"Well my daddy, he didn't leave me much, you know he was a very simple man, but what he did tell me was this," Dylan told CAP News during a joint interview with his new collaborators. "He did say, son, he said, you know two mouths are better than one mouth, and three mouths ... well, there you go." Then he leaned back and took a puff of his Chesterfield, taking a moment to tap the ashes off with a shake of his jade quellazaire.Christmas In The Heart sold more than a million copies, and Dylan's versions of "Silver Bells" and "O' Little Town of Bethlehem" have become standard fare in shopping malls and at Christmas parties across America.
"I love it when he sings 'the hopes and fears of all the years' in that croaky wheeze that he's got - it sounds sort of like a death rattle, but in a festive kind of way," said Sally Fender of the YuleTunes blog, which gave Christmas In The Heart a four Figgy Pudding rating.
Dylan approached Cohen and Waits about the follow-up album, and the pair was apparently more than happy to oblige.
"One thing I learned during the years I spent living among Buddhist monks is that enlightenment comes in all forms, and speaks in many voices," said Cohen, sitting with Dylan and Waits outside Coogie's Beach Cafe in Malibu. "And one thing I learned when my manager stole my retirement fund was that you don't turn down an offer to make an album with Bob Dylan."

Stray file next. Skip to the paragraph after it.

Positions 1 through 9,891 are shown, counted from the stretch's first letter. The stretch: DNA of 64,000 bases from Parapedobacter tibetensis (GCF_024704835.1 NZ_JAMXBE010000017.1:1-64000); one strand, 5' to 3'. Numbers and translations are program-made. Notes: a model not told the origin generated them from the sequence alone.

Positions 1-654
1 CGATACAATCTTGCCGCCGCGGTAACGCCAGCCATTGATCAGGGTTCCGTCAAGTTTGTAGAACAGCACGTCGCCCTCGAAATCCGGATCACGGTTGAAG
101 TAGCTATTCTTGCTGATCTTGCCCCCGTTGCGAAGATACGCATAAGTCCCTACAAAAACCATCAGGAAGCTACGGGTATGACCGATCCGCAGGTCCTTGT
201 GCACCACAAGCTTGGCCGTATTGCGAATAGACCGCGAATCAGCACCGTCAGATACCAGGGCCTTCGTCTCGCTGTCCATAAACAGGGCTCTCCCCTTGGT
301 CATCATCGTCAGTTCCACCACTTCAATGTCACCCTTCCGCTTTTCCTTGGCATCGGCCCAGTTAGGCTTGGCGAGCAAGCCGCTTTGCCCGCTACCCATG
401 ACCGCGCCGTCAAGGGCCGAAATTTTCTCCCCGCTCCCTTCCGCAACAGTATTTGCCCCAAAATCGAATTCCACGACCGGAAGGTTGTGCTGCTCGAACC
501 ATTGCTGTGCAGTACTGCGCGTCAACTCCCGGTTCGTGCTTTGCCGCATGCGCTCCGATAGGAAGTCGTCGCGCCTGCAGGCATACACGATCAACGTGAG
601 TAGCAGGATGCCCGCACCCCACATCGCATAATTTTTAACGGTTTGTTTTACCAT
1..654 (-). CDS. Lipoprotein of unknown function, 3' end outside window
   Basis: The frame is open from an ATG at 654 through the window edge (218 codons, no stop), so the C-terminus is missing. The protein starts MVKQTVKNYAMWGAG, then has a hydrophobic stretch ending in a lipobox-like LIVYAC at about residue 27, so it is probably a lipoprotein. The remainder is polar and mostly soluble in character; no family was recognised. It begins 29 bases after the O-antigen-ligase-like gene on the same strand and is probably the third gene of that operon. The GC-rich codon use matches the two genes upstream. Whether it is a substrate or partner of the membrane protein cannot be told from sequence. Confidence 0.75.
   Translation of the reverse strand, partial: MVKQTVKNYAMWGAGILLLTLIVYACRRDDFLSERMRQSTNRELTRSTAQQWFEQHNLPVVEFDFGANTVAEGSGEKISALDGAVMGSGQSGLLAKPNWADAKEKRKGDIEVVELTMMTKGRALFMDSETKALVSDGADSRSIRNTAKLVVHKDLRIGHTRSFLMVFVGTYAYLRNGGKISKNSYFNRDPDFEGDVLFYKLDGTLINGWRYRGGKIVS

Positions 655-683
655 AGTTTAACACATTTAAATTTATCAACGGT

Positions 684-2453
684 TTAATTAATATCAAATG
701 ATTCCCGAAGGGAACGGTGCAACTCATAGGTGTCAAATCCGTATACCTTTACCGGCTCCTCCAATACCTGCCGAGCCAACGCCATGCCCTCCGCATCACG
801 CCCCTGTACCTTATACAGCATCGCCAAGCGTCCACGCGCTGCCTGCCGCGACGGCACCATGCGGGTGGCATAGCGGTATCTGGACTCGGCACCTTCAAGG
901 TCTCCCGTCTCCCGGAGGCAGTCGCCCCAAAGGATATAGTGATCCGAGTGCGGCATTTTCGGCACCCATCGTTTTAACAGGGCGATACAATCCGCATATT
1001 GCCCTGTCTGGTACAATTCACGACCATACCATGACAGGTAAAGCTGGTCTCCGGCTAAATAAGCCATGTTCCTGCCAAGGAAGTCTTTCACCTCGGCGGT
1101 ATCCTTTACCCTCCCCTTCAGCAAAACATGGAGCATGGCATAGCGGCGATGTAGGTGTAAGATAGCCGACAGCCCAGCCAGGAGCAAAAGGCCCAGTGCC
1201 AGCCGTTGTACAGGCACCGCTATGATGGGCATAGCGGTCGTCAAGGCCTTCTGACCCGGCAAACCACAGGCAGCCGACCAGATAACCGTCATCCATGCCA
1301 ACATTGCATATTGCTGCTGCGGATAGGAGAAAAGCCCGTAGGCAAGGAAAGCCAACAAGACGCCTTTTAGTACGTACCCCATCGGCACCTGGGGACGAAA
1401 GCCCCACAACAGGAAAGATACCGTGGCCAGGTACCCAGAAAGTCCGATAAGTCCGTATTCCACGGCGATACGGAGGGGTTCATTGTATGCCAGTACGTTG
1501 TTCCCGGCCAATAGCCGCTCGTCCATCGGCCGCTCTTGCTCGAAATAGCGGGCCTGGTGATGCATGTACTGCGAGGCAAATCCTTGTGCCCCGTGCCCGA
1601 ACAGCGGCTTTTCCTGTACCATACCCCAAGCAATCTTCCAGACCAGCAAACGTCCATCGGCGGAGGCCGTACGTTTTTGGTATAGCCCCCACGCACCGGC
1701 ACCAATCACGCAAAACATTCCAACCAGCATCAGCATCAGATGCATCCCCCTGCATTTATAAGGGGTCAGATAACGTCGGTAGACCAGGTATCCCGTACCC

"This album will be colder than a ticket taker's smile at the Ivar Theater on a Saturday night," added Waits in a guttural mumble, prompting both Dylan and Cohen to stare at him blankly for several seconds before changing the subject.
Hallelujah! Christmas In The Heart Of A Hooker In Minneapolis offers an eclectic mix from the trio; for instance, Cohen contributes a version of "Ding Dong Merrily On High" which he says is actually a reference to a sexual liaison he had with Janis Joplin in the late 1960s. "She was, alas, often merrily on high," said Cohen, wistfully with a touch of literary mischievousness.
As for Waits, he contributes an original song entitled, "If It's Christmas, Those Must Be Whores And Bourbon." He admitted it's not typical holiday fare, but explained that while writing it, "I got caught in the middle of a pimp war between two kids in chinchilla coats, they couldn't have been more than 13 years old - they're throwing knives and forks and spoons out into the street."
"Riiight ..." responded Cohen, and Dylan just rolled his eyes.